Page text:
Forty years ago, white was the color traditionally associated with top-tier international tennis. In those days it was the regulation color for both tennis balls and tennis attire and, judging from this view, was the clothing color choice for many of the all-white spectators sitting at courtside. This 1968 photograph of Arthur Ashe, by Walter Kelleher, is part of the collections at the National Portrait Gallery.
The presence of Arthur Ashe (1943–1993), a native of the formerly segregated city of Richmond, Virginia, was extraordinary and timely: he was playing for the title in the 1968 U.S. National Championships at Forest Hills, New York. This first U.S. Open took place during the twilight of a summer of racial discord and inner-city rioting, following the April assassination of civil rights leader Martin Luther King Jr. Yet the immensely talented Ashe, with characteristic nonchalance for courtside spectacle, was just going about the business of playing tennis while making sporting news and history.
Ashe’s splendid semifinal match with fellow American Clark Graebner inspired writer John McPhee to pen Levels of the Game (1969), an insightful book in which he intertwined profiles of the two dissimilar contestants with riveting vignettes of their classic tennis match.
In the final, Ashe beat Tom Okker of the Netherlands in five sets and became the first African American to win the men’s title. That year ushered in tennis’s “open” era, in which professionals were allowed to compete for prize money in major tournaments traditionally played only by amateurs.
Still an amateur himself in 1968, Ashe forfeited the winner’s purse of $14,000. His amateur status, however, made him eligible to play in the Davis Cup later that fall, along with Graebner, in which the United States won the coveted title.
Ashe went on to win thirty-three singles and eighteen doubles titles—and twice reached the world’s number-one ranking—before he retired in 1980. In addition to his U.S. championship, Ashe won two more grand slam events—the Australian Open (1970) and Wimbledon (1975).Only the French title eluded him; in the history of the game only five men have ever won all four grand slam titles.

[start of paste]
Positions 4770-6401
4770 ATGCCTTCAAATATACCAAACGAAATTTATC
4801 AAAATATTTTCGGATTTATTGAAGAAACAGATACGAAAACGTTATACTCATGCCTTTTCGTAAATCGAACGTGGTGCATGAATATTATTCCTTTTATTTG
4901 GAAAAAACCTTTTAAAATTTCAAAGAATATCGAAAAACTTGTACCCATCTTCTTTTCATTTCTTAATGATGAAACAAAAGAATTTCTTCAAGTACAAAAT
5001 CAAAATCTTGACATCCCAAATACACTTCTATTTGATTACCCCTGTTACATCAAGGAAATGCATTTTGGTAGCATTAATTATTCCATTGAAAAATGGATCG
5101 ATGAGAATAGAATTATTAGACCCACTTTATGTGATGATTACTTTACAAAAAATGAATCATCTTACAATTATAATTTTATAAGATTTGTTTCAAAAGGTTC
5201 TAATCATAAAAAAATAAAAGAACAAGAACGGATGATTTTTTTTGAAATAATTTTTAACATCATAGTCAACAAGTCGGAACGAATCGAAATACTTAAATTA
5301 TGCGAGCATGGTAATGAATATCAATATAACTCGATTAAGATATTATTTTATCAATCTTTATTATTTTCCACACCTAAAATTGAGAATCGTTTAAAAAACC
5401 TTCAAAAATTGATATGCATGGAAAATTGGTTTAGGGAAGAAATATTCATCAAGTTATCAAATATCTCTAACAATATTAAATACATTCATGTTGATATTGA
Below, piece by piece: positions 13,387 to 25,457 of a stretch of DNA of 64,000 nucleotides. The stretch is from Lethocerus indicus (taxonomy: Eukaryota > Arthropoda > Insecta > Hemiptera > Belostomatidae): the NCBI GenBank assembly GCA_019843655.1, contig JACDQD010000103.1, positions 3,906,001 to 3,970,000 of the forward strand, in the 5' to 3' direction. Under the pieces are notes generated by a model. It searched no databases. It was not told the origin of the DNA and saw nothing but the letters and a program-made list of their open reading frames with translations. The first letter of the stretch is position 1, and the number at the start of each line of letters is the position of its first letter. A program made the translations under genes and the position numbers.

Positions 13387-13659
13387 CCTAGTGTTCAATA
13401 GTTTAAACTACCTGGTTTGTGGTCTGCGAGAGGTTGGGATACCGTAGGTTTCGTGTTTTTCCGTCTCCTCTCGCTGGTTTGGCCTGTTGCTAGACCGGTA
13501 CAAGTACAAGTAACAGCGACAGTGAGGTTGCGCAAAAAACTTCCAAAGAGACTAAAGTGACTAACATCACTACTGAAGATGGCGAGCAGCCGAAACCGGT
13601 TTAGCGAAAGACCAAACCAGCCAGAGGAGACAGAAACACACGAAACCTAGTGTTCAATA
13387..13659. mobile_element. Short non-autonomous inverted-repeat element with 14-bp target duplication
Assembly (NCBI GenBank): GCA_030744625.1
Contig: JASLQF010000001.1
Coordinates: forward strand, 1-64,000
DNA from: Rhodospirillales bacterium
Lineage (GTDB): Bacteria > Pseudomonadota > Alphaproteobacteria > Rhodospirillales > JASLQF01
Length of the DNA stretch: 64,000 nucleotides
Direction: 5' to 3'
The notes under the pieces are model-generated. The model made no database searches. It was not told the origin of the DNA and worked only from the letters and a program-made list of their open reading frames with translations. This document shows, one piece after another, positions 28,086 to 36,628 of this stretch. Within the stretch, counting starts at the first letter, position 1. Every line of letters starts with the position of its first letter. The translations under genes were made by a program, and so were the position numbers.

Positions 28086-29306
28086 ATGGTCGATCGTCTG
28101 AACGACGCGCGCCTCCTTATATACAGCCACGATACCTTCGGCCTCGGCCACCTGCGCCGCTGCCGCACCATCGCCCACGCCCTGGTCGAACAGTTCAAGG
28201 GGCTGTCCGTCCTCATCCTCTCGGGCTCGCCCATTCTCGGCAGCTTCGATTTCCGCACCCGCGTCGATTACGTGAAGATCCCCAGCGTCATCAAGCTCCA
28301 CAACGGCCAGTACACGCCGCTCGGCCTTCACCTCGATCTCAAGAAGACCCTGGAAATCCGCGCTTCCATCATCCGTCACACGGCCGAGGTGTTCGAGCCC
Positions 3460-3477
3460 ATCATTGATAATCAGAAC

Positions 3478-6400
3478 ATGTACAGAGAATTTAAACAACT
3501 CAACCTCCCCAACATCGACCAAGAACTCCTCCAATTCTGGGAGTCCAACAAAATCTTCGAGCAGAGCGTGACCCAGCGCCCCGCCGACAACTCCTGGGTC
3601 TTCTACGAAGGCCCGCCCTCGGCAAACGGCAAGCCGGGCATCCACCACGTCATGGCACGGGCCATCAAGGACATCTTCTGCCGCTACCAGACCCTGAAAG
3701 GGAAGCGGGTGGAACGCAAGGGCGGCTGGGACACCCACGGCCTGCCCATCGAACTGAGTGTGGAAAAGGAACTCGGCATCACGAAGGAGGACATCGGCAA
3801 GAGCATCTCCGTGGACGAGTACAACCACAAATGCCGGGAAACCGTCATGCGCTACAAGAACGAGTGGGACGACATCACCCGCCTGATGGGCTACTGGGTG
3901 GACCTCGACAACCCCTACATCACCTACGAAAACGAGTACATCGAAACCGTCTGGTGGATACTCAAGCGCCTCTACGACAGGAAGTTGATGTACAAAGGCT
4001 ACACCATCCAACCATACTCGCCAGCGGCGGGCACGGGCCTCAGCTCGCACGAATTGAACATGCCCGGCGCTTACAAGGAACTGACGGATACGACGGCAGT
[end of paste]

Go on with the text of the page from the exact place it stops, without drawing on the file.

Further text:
Throughout his career, Ashe was a model of sportsmanship. He pursued tennis as a worthy pastime, always cognizant that his own stature and talent could be a positive influence both on and off the court, especially as a role model for underprivileged youth. To his credit, professional tennis never totally consumed him as it did many of his racquettoting peers.Ashe was sometimes challenged in ways far greater than the competition he faced across the net. In 1969, he was denied a visa to play in the South African Open because of that country’s apartheid policy. Ashe’s subsequent call for the expulsion of South Africa from the professional tennis circuit won many supporters and helped to call attention to apartheid worldwide.
Ashe continued to be an influential voice for civil rights and social causes throughout his career and into retirement, as well as an occasional television sports commentator and newspaper columnist. A former college tennis champion at UCLA, he seemingly prized his degree in business administration as much as any tennis trophy and always exhorted talented young athletes to pursue a college education first before betting their futures on the alluring but unpredictable world of professional sports.
A family history of heart disease unfortunately did not spare Ashe, who appeared to be in excellent physical condition. But in 1979, still a young man, he suffered a heart attack and underwent major heart surgery, the first of two operations. It is believed that tainted blood from a transfusion at the time of the second surgery, in 1983, infected him with HIV. Ashe died from complications from AIDS at age forty-nine on February 6, 1993.
Arthur Robert Ashe, Jr. / Walter Kelleher / Gelatin silver print, 1968 / National Portrait Gallery, Smithsonian Institution